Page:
Verizon Wireless today announced the launch of XLTE service, which is a new way for the company to market its dual-band LTE network. Verizon Wireless initially deployed LTE in the 700MHz band. Verizon's build-out of LTE in the 700MHz band is functionally complete. Verizon began rolling out LTE on its 1700MHz AWS spectrum late last year, and has been slowly adding markets over time. As of today, Verizon says it has initiated service on its AWS spectrum in half its existing LTE footprint. Moving forward, Verizon Wireless will market its dual-band LTE coverage as XLTE in much the same way that Sprint is marketing its tri-band LTE service as Sprint Spark. According to Verizon, XLTE markets offer consumers far more headroom thanks to dramatically improved capacity. With twice the spectrum to work with, XLTE markets can deliver faster peak data speeds when compared to Verizon's 700MHz-only LTE markets. Verizon said a number of its most popular devices are already compatible with its XLTE service, including the Samsung Galaxy S4, S5, and Note 3; the Apple iPhone 5s and iPhone 5c; and the Motorola Droid Maxx, Ultra, and Mini. Customers who own these devices don't need to do anything in order to take advantage of XLTE. They'll automatically connect to Verizon's dual-band LTE network where it is available. Non-XLTE devices will still be able to access Verizon's LTE network as normal. Verizon will continue to roll out XLTE to more markets over time. Verizon didn't say how long it will take to build-out its AWS LTE coverage. Verizon acquired the AWS spectrum from a consortium of cable companies in 2012.
Samsung executive Rhee In-jong today said the company plans to increase the use of biometrics in its mobile devices and will eventually make them available to low-cost smartphones. Samsung recently added a fingerprint scanner to the Galaxy S5 as one of several security options. Owners can choose to use their fingerprint, rather than a password, to lock and protect their device. The Apple iPhone 5s also has a fingerprint scanner. Both devices are flagship models, however, and aren't necessarily affordable to everyone. Samsung wants to make biometrics available to all its devices, though Rhee didn't say just how quickly Samsung will accomplish this goal. Rhee did indicate the company is also looking at iris detection as a means of securing mobile devices. The motivation behind these efforts is to drive adoption of Samsung's Knox enterprise security platform, which Samsung believes will help it sell devices to corporate clients.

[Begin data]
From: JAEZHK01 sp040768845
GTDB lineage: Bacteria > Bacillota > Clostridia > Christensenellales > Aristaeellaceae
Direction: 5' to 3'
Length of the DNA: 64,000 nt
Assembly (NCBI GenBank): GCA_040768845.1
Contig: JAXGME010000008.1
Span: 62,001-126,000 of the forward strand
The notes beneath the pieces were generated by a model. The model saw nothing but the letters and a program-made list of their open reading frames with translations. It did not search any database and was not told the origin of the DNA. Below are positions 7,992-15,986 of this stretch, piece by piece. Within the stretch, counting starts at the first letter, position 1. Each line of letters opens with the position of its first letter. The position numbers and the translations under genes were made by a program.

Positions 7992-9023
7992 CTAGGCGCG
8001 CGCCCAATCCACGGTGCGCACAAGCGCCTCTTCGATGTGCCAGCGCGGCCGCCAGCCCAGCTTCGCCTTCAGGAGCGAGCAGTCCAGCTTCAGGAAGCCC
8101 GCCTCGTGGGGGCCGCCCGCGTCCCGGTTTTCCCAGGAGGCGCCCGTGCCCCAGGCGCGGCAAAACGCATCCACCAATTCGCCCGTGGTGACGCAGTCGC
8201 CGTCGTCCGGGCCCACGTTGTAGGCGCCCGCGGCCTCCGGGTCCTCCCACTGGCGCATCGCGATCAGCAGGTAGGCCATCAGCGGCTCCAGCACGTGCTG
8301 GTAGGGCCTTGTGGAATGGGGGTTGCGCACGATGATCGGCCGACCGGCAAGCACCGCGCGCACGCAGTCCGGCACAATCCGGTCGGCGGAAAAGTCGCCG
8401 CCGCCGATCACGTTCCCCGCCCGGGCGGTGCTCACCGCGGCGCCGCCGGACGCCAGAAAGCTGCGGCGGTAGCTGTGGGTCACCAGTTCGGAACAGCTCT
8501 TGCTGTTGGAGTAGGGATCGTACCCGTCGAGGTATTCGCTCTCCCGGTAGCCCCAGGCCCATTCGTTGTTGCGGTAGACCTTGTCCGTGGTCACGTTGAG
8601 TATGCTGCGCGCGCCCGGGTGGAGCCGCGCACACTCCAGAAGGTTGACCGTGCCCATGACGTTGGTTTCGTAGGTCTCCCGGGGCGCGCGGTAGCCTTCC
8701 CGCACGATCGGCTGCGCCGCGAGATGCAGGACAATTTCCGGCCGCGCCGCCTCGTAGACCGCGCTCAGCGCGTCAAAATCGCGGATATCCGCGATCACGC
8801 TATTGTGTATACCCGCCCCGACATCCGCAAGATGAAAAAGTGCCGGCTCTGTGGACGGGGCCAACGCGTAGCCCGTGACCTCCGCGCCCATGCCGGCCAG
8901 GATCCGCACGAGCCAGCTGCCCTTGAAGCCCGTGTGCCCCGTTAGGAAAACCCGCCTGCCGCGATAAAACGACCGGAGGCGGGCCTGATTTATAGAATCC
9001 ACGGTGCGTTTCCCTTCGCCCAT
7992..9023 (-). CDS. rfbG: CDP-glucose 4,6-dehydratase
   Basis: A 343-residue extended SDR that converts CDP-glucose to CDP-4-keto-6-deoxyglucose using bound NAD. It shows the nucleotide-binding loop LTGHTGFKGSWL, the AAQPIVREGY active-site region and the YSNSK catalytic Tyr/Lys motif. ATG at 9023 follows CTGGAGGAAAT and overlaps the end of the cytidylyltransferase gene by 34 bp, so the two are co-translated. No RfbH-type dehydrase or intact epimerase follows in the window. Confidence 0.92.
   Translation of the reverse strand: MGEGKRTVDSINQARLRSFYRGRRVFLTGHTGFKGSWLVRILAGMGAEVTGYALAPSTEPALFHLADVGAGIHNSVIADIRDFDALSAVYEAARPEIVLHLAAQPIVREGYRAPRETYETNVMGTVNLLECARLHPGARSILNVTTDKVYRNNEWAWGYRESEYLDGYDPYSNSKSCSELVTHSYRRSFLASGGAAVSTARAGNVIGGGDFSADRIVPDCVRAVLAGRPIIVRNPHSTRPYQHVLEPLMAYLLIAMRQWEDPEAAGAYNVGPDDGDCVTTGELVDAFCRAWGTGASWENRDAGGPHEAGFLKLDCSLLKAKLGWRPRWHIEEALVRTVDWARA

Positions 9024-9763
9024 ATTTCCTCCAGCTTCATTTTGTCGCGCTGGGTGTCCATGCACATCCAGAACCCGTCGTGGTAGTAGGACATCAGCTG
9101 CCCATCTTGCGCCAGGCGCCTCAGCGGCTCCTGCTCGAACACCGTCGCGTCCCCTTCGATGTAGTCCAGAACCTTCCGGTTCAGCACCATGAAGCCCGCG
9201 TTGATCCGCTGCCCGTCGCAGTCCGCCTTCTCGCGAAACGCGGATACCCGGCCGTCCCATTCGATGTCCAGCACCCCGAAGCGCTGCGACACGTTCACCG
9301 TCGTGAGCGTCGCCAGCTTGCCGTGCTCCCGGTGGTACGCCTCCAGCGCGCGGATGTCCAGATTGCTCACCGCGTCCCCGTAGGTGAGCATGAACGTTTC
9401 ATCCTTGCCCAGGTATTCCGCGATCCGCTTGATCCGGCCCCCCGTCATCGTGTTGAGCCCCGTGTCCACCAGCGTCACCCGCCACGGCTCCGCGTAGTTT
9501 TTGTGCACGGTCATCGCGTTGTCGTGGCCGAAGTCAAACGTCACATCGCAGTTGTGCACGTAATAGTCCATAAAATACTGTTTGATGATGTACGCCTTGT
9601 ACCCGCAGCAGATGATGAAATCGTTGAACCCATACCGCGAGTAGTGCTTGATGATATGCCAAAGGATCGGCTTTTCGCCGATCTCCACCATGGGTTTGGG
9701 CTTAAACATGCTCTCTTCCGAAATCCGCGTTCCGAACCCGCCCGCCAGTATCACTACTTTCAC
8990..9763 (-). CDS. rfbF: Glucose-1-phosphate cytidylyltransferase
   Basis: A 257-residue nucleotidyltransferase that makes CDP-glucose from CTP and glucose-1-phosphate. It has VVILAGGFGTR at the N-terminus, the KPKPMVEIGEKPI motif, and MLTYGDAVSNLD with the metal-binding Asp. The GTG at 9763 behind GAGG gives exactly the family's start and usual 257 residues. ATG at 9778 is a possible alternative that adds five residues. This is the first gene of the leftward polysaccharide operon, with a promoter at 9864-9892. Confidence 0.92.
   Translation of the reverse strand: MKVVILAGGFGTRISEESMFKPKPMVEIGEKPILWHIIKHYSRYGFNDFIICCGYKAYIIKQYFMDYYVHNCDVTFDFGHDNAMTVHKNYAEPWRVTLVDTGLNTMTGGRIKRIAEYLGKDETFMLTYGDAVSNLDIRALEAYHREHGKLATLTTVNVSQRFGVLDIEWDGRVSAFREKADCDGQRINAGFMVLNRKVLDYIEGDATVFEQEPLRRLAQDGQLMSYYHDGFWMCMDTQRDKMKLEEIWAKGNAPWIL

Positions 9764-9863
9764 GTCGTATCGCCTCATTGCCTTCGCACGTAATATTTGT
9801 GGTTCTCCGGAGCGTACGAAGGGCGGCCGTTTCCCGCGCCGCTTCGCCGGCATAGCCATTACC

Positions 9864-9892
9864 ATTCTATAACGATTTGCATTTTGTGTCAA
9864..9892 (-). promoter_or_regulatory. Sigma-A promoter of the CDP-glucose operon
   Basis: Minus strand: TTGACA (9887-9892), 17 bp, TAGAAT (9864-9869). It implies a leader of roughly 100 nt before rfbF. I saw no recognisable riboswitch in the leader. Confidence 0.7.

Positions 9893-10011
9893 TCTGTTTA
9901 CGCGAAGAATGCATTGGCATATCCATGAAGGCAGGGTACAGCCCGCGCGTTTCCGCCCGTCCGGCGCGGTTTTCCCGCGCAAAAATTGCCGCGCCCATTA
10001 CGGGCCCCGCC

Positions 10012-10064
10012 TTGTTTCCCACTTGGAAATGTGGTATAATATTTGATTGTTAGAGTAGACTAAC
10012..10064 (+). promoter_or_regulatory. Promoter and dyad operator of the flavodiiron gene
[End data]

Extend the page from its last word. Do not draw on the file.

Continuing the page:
AT&T today announced the limited launch of HD Voice service in select markets around the country beginning on May 23. AT&T's HD Voice service uses VoLTE to pass high-definition calls through its LTE data network rather than its voice network. To start, the only device capable of delivering HD Voice calls is the Samsung Galaxy S 4 mini, though AT&T says more devices will follow shortly. AT&T provided few details about the requirements of the service, such as whether or not both devices need to be HD Voice-compatible and located in markets that support HD Voice. Nor did AT&T say if it will charge extra for HD Voice service. AT&T did say that its network can support concurrent use of HD Voice and LTE 4G data, so customers will be able to surf while they talk. HD Voice will first be available in select areas of Illinois, Indiana, Minnesota, and Wisconsin. AT&T will add more markets over time. AT&T's web site lists the Galaxy S4 mini as "coming soon," though AT&T told Phone Scoop the device will be available when the service goes live on the 23rd.
A U.S. appeals court today sided with the International Trade Commission and agreed that Apple is innocent of violating three Samsung patents. The decision, reached by the ITC in June 2013, stands as is and the ITC will not be forced to revive the case. The ITC case is entirely separate from the trial that took place between Apple and Samsung in California last month. Last month's case involved different patents. Apple was awarded $119 million in damages after a jury found Samsung guilty of infringing three smartphone patents.
AT&T today said owners of the Samsung Galaxy S5 can expect to see a small update hit their device in the coming days. The sole purpose of the update is to push AT&T's Yellow Pages application to the device, as well as AT&T's Find My Phone. The Find My Phone app includes several useful features, such finding a lost phone on a map, remotely locking a lost phone, and ringing a lost phone. Both apps are free, and cannot be removed once installed.
The head of Samsung's mobile design team, Chang Dong-hoon, has been reassigned by the electronics giant. According to Reuters, Chang had offered to resign from the company, but was instead moved to a different position within Samsung. The move is being made due to weak consumer interest in the Galaxy S5 smartphone, says Reuters, which pointed out criticisms of the flagship's cheap plastic design. "The realignment will enable Chang to focus more on his role as head of the Design Strategy Team, the company's corporate design center which is responsible for long-term design strategy across all of Samsung's businesses," said Samsung in a statement. Chang will be replaced by Lee Min-hyouk, vice president for mobile design. The change is effective immediately.
Samsung today announced that its second-generation business security suite is now available to the Galaxy S5. One of the core features of the improved software is support for split billing. Knox 2.0 can determine the amount of monthly data used by personal apps and the data used by business apps and split the bill so businesses only have to pay for the portion generated by actual work. Knox 2.0 also improves compatibility with other applications so they can be secured or sandboxed. The suite has a new series of cloud-based services, as well, such as a dedicated store for enterprise applications, and tools for IT to manage and control employee devices. Knox 2.0 is only available to the GS5, but Samsung said it will become available to more Galaxy devices in the months ahead. Samsung created Knox to help generate more appeal for its devices within businesses. It competes with BlackBerry's BES product.